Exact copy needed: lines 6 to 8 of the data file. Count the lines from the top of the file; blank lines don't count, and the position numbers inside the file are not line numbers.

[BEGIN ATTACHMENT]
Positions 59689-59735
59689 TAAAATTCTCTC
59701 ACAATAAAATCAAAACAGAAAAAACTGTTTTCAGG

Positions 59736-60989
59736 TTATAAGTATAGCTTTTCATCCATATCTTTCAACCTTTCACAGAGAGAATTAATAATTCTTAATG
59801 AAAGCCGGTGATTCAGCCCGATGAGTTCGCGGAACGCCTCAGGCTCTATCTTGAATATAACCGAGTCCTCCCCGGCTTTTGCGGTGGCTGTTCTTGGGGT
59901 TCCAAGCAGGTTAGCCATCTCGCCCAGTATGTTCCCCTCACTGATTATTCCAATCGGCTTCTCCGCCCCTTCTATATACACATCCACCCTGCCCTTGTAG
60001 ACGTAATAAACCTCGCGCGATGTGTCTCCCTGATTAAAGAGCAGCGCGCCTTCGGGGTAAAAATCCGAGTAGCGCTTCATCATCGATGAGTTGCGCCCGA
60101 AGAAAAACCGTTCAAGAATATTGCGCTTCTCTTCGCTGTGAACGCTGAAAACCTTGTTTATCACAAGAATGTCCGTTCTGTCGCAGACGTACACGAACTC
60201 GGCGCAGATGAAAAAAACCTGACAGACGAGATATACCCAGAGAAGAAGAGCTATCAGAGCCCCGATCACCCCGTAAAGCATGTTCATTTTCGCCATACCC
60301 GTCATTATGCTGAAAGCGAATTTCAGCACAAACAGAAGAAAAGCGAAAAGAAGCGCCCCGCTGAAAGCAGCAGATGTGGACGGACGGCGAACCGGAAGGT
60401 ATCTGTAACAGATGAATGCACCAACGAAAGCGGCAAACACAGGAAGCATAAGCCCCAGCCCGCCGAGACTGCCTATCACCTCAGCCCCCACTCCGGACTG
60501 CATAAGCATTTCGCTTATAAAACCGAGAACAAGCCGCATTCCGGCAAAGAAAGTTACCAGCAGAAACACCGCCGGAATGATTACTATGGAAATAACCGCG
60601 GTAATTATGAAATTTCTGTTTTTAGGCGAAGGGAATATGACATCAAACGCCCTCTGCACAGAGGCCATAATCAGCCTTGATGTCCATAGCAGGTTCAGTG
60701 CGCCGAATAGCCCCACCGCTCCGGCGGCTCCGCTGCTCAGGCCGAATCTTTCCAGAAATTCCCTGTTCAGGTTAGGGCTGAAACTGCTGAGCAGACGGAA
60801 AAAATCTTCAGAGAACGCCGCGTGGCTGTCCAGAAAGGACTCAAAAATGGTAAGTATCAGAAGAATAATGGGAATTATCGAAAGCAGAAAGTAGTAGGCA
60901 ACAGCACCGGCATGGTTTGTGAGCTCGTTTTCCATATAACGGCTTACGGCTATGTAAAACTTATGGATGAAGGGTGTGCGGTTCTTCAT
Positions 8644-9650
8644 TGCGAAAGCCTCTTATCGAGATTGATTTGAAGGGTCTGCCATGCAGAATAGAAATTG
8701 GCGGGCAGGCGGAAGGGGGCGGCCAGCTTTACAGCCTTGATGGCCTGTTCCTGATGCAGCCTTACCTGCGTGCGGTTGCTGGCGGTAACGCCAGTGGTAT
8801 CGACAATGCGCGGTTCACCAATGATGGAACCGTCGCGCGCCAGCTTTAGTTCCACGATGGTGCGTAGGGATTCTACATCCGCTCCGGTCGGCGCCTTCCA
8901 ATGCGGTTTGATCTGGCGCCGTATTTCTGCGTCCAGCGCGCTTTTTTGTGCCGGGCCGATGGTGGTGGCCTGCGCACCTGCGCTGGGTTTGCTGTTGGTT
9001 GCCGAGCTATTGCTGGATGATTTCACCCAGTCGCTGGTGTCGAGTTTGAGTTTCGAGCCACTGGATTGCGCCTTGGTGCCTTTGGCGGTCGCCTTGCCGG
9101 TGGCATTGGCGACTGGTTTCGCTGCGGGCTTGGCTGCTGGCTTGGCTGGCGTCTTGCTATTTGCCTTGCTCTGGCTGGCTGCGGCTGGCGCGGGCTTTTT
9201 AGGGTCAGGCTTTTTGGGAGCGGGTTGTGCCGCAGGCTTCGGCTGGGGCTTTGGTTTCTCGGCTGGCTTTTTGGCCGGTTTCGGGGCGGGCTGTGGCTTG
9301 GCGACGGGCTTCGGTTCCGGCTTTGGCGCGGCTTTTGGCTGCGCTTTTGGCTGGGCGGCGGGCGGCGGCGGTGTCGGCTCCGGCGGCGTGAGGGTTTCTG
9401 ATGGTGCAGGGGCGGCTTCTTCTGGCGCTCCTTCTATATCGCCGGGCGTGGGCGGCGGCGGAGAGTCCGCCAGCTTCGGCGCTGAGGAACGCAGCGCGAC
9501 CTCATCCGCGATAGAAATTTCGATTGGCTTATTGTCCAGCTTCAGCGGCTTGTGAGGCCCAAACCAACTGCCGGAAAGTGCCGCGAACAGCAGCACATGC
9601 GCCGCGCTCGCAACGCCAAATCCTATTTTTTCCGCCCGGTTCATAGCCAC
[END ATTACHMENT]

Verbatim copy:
59801 AAAGCCGGTGATTCAGCCCGATGAGTTCGCGGAACGCCTCAGGCTCTATCTTGAATATAACCGAGTCCTCCCCGGCTTTTGCGGTGGCTGTTCTTGGGGT
59901 TCCAAGCAGGTTAGCCATCTCGCCCAGTATGTTCCCCTCACTGATTATTCCAATCGGCTTCTCCGCCCCTTCTATATACACATCCACCCTGCCCTTGTAG
60001 ACGTAATAAACCTCGCGCGATGTGTCTCCCTGATTAAAGAGCAGCGCGCCTTCGGGGTAAAAATCCGAGTAGCGCTTCATCATCGATGAGTTGCGCCCGA